Here’s What “A Day Without a Woman” Looks Like

From the simple act of wearing red to shutting down entire school districts.

Tom Williams/Roll Call/AP

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Looking to build on the momentum of January’s Women’s March, many women are using International Women’s Day today to participate in a general strike—coined “A Day Without a Woman”—to underscore the often underappreciated importance of women in the workforce and the economy. Across the country, many women didn’t show up at work, while others wore red to demonstrate their solidarity with the movement. As the events on Wednesday unfolded, women demonstrators have addressed more than opposition to the current administration, and have called out the wage gap, protested attacks on reproductive rights, and demanded policies such as parental leave.

Aside from wearing red, those who couldn’t take the day off of work were encouraged to contact their lawmakers, telling them to fight Republican threats to defund Planned Parenthood, or they were urged to abstain from spending money to demonstrate the power women have in businesses and the economy.

Unlike the Women’s March, the scale of Wednesday’s strike will prove to be difficult to measure. But from school closings to rallies, here are some ways women are marking the day:

Women in Congress

Female lawmakers, led by House Minority Leader Nancy Pelosi (D-Calif.), staged a walkout on the steps of the Capitol to address the core issues surrounding the strike.

School Closures

Across the country, more than 75 percent of teachers, from kindergarten through high school, are women. At least three school districts were shut down on Wednesday, in Alexandria, Virginia, in Prince George’s County, Maryland, and in Chapel Hill, North Carolina, after an overwhelming number of female teachers informed their supervisors they planned to take off work.

Rallies

Women participated in rallies all around the country, from San Francisco to Rhode Island. In New York, several people were arrested outside a Trump hotel property, including prominent activist Linda Sarsour, who was one of the co-chairs of the Women’s March.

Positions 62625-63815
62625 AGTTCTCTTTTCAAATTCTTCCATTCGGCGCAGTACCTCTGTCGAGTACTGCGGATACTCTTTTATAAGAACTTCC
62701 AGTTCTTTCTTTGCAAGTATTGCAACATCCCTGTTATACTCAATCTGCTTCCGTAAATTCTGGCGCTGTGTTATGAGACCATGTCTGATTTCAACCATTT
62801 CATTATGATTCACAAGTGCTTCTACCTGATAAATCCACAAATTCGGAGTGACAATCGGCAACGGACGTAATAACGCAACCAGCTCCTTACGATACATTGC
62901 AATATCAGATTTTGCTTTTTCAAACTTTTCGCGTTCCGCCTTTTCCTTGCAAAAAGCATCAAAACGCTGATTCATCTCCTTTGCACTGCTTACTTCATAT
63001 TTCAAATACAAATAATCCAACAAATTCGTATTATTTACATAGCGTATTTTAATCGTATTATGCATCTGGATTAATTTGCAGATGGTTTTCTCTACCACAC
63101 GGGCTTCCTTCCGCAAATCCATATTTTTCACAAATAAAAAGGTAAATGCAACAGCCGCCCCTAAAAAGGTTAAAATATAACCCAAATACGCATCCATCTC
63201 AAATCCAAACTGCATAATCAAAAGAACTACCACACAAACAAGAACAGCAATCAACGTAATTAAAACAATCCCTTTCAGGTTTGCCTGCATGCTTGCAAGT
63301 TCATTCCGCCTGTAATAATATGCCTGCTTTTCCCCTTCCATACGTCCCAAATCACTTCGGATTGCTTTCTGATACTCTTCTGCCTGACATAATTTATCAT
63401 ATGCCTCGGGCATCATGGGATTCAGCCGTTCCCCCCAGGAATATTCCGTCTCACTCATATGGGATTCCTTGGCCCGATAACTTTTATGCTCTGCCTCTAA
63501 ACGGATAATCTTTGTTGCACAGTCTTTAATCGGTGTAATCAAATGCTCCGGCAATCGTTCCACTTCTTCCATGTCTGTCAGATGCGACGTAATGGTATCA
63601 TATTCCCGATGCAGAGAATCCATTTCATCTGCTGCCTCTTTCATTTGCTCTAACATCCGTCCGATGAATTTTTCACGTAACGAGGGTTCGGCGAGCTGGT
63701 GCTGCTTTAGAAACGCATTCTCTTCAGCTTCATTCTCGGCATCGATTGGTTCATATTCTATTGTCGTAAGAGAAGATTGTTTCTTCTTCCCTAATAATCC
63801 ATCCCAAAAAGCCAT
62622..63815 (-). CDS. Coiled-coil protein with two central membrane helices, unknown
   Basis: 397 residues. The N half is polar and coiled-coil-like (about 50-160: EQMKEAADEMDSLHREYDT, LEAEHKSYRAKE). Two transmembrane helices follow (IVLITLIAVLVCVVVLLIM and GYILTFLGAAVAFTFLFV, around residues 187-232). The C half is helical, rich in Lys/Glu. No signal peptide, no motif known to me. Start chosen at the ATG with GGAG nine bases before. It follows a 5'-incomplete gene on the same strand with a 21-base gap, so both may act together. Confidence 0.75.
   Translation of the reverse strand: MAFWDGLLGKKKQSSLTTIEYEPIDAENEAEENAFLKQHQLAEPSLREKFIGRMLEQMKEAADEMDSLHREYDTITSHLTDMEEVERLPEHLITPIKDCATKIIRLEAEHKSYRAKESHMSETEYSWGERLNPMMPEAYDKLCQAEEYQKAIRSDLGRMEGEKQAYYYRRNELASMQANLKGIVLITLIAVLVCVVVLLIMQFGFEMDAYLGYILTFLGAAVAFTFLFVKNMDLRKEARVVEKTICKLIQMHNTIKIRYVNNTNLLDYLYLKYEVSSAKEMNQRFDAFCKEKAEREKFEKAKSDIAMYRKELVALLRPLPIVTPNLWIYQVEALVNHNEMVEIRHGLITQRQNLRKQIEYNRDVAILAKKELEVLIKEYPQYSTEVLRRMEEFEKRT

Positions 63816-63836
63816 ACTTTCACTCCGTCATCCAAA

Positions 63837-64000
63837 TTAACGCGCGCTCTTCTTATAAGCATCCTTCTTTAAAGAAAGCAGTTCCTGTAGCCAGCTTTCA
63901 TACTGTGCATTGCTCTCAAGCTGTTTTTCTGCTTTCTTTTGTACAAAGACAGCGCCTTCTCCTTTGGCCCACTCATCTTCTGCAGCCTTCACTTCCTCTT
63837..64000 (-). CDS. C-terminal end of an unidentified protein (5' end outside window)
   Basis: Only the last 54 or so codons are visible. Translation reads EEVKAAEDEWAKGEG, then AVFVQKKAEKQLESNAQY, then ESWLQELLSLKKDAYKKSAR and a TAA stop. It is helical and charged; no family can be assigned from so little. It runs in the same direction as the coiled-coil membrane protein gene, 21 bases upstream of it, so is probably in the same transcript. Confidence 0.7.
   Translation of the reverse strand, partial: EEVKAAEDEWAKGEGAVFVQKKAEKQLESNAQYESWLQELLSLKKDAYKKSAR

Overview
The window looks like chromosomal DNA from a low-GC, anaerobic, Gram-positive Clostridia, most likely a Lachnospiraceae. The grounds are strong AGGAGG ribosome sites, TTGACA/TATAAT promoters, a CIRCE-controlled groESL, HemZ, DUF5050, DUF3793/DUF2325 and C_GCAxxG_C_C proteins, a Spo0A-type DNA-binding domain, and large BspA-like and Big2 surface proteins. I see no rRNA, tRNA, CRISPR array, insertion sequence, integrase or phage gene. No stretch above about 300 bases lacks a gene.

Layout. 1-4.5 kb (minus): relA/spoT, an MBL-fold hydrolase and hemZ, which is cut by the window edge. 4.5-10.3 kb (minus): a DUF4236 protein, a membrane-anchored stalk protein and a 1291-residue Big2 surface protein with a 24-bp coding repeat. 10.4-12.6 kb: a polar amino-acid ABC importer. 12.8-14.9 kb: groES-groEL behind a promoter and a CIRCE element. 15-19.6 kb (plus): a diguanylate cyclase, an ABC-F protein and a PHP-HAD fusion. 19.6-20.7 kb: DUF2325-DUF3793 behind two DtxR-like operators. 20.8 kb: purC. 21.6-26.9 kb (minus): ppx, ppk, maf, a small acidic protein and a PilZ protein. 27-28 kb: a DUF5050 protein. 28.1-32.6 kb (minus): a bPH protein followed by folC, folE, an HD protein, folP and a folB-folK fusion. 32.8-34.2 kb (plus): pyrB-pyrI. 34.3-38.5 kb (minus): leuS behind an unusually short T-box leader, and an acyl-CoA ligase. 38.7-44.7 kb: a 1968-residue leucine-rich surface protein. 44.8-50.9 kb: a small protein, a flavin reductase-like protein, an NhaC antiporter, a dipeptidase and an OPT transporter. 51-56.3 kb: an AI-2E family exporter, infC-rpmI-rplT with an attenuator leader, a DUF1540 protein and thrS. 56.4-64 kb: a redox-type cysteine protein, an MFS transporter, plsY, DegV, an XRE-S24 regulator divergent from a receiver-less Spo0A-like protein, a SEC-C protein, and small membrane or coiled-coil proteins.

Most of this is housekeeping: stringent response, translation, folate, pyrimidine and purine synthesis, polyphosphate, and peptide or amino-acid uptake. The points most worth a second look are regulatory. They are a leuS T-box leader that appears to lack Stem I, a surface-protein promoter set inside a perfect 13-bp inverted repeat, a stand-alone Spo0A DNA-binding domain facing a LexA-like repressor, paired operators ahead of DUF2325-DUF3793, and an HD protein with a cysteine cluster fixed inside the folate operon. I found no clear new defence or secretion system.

President Donald Trump, who was caught bragging about grabbing a woman’s “pussy” without her consent, recognized the day on social media, where he insisted he has “tremendous respect for women.” First lady Melania Trump also made a rare appearance in Washington on Wednesday to host a luncheon honoring International Women’s Day. Kellyanne Conway, Ivanka Trump, and Sen. Susan Collins (R-Maine) were among the guests in attendance.

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DEMOCRACY DOES NOT EXIST...

without free and fair elections, a vigorous free press, and engaged citizens to reclaim power from those who abuse it.

In this election year unlike any other—against a backdrop of a pandemic, an economic crisis, racial reckoning, and so much daily crazy—Mother Jones' journalism is driven by one simple question: Will America will move closer to, or further from, justice and equity in the years to come?

If you're able to, please join us in this mission with a donation today. Our reporting right now is focused on voting rights and election security, corruption, disinformation, racial and gender equity, and the climate crisis. We can’t do it without the support of readers like you, and we need to give it everything we've got between now and November. Thank you.

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